- Under Cover
- Special Editorial
- In Pictures
BY TERESE LOEB KREUZER | To the plaintive sound of Brian Conway’s fiddle, a film of the 1893 fishing schooner, Lettie G. Howard, flickered on the screen of the New York Academy of Medicine’s auditorium at 1216 Fifth Ave. The images showed the Lettie, agile and graceful, swooping along the Manhattan shoreline like a powerful gull. She is among the last and the oldest of the “Gloucesterman” schooners that once plied the North Atlantic.
Rebuilt between 1992 and 1994, she was certified as a sailing school vessel by the U.S. Coast Guard. But for several years, she has been laid up, requiring a $275,000 repair to put her out to sea again. She needs a new keelson — the structural element that runs the length of the boat — and to install that spine, she would have to be taken apart and reassembled.
Lettie G. Howard, a National Historic Landmark, is one of the historic vessels belonging to the South Street Seaport Museum. As she awaits rehabilitation, she occupies a berth on Pier 16 in the Seaport, next to the museum’s lightship Ambrose. On April 8, the South Street Seaport Museum in collaboration with the Museum of the City of New York staged a fundraiser to add to the money already in the kitty for Lettie’s repair.
Johnny Cash’s oldest daughter, Rosanne Cash, herself a singer, songwriter and author, was the star of the evening, accompanied by Conway and by John Leventhal, Cash’s husband. As they sang and played, illustrations from Frank Stella’s “Moby-Dick” series were projected on the screen above them.
Cash said that she was attracted to this project because she comes from a long line of mariners. In a film that preceded her performance, she eloquently described her family history, beginning with the original American Cash, a mariner named William from County Fife, Scotland, who arrived in Salem, Mass. In 1643.
“His sons and daughters and grandchildren and great-grandchildren spread south into Virginia and Georgia and Arkansas,” she said in the film. “They never went farther west than the Mississippi delta. They were sailors who became southern farmers but no musicians appeared until my dad, J. R. Cash, was born in 1932. Now, in the 21st century, the sailors and farmers have disappeared but musicians and singers and songwriters are spilling down through the modern generations.”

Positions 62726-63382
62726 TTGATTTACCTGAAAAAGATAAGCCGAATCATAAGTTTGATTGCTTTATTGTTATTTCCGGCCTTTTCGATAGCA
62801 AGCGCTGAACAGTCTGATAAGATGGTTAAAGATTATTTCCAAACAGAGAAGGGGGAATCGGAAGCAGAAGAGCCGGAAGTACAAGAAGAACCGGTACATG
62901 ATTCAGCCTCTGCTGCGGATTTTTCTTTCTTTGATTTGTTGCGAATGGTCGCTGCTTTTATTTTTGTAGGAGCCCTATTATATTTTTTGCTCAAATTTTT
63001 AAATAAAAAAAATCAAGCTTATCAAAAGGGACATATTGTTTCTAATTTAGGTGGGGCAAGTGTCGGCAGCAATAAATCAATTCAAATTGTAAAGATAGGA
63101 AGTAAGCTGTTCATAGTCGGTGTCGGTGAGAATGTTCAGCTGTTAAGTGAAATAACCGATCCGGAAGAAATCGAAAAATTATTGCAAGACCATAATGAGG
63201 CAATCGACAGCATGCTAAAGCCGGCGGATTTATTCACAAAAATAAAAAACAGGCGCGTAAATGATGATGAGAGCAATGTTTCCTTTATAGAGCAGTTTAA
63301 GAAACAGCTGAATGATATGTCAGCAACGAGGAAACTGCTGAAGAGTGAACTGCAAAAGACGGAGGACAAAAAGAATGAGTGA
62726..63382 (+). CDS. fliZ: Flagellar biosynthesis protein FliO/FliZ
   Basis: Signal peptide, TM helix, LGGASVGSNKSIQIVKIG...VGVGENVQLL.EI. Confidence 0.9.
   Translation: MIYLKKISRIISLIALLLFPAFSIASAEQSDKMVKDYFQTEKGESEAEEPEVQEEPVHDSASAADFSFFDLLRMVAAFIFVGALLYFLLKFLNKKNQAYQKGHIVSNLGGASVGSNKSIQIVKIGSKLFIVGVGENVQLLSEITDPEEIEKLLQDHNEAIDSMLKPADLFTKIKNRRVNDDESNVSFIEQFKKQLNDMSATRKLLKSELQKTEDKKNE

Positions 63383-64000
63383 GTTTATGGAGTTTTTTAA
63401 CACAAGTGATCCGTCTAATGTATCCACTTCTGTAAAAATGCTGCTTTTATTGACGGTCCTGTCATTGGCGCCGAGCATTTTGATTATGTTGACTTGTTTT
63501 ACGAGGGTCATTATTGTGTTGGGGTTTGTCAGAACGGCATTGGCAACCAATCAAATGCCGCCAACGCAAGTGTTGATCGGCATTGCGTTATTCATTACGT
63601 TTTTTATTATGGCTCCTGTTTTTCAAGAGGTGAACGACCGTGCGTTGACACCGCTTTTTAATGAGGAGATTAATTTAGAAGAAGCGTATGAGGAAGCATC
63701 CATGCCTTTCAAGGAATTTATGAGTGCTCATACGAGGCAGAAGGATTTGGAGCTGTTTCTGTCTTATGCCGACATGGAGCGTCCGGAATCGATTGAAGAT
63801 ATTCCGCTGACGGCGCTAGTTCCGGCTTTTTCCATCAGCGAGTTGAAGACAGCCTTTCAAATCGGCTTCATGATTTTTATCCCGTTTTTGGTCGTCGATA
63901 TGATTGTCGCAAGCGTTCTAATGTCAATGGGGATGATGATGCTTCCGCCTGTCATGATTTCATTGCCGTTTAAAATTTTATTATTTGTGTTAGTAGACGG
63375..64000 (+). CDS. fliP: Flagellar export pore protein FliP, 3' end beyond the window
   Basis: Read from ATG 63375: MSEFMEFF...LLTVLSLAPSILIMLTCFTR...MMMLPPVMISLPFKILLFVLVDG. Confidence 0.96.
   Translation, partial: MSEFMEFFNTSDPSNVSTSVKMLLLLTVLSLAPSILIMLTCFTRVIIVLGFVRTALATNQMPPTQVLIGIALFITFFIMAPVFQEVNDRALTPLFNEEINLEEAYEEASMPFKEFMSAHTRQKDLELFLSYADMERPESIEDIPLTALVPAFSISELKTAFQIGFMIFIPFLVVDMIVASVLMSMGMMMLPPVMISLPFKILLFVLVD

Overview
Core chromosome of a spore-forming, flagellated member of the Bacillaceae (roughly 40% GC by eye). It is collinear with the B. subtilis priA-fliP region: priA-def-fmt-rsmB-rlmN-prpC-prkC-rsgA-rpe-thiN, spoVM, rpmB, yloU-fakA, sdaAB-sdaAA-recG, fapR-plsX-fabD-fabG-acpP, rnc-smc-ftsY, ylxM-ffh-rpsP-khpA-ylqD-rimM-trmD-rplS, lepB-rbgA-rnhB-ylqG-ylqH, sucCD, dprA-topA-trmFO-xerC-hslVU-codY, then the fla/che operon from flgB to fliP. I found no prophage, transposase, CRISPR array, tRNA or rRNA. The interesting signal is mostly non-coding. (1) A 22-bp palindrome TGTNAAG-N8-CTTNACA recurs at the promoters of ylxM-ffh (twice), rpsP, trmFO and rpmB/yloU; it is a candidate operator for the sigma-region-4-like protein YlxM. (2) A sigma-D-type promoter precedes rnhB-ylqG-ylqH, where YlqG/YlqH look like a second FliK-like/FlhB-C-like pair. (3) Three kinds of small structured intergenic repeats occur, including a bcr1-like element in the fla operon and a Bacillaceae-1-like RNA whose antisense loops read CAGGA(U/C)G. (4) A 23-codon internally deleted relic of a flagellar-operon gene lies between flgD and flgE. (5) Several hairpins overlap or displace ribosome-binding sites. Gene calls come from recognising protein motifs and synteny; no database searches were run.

The concert raised around $75,000 for Lettie G. Howard — however, the evening was poignant because the Seaport Museum had been forced to close its Fulton St. galleries just the day before. It lacked the $22 million it needed to repair the damage to its mechanical systems inflicted by Superstorm Sandy.
Part of Rosanne Cash’s own story supplied perspective. In 1839, one of her seafaring ancestors, Capt. William Cash of Nantucket, on his first voyage and not yet a captain, shipwrecked off the coast of Long Island, between Amagansett and Montauk. He was one of four men to survive.
“I go to that spot on Long Island sometimes,” she said. “I look out to where William’s ship lies on the sandy bottom. I am the ghost of his future. I am the American he will become. I help him as he crawls up on the sand. I stand next to him and I say, ‘This isn’t the end. We believe in survival. Our ship wrecked on this reef a thousand times. The tragedies are not permanent and the redemption comes in waves. The shore belongs to everyone and you’ll be a captain one day.’”
As the audience left the auditorium for a champagne reception at the neighboring Museum of the City of New York, that thought might have stayed with them — that there was hope for the Lettie and for the beleaguered South Street Seaport Museum itself.
The museum’s schooner Pioneer will start offering public sails in early May. The Ambrose will soon be open, and there should be a new exhibition beneath the deck before Memorial Day.
Although the Museum of the City of New York’s management contract with the South Street Seaport Museum is now set to expire on July 5, “Our idea here is to plow ahead with our mission [for the South Street Seaport Museum], which is a demonstration of the value of the institution,” said the Museum of the City of New York’s director, Susan Henshaw Jones, who is also president of the Seaport Museum — at least for the present time.